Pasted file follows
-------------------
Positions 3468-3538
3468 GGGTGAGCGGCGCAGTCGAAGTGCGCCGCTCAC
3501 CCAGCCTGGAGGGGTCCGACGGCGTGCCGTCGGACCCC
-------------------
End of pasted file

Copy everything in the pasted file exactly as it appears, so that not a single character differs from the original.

Positions 3468-3538
3468 GGGTGAGCGGCGCAGTCGAAGTGCGCCGCTCAC
3501 CCAGCCTGGAGGGGTCCGACGGCGTGCCGTCGGACCCC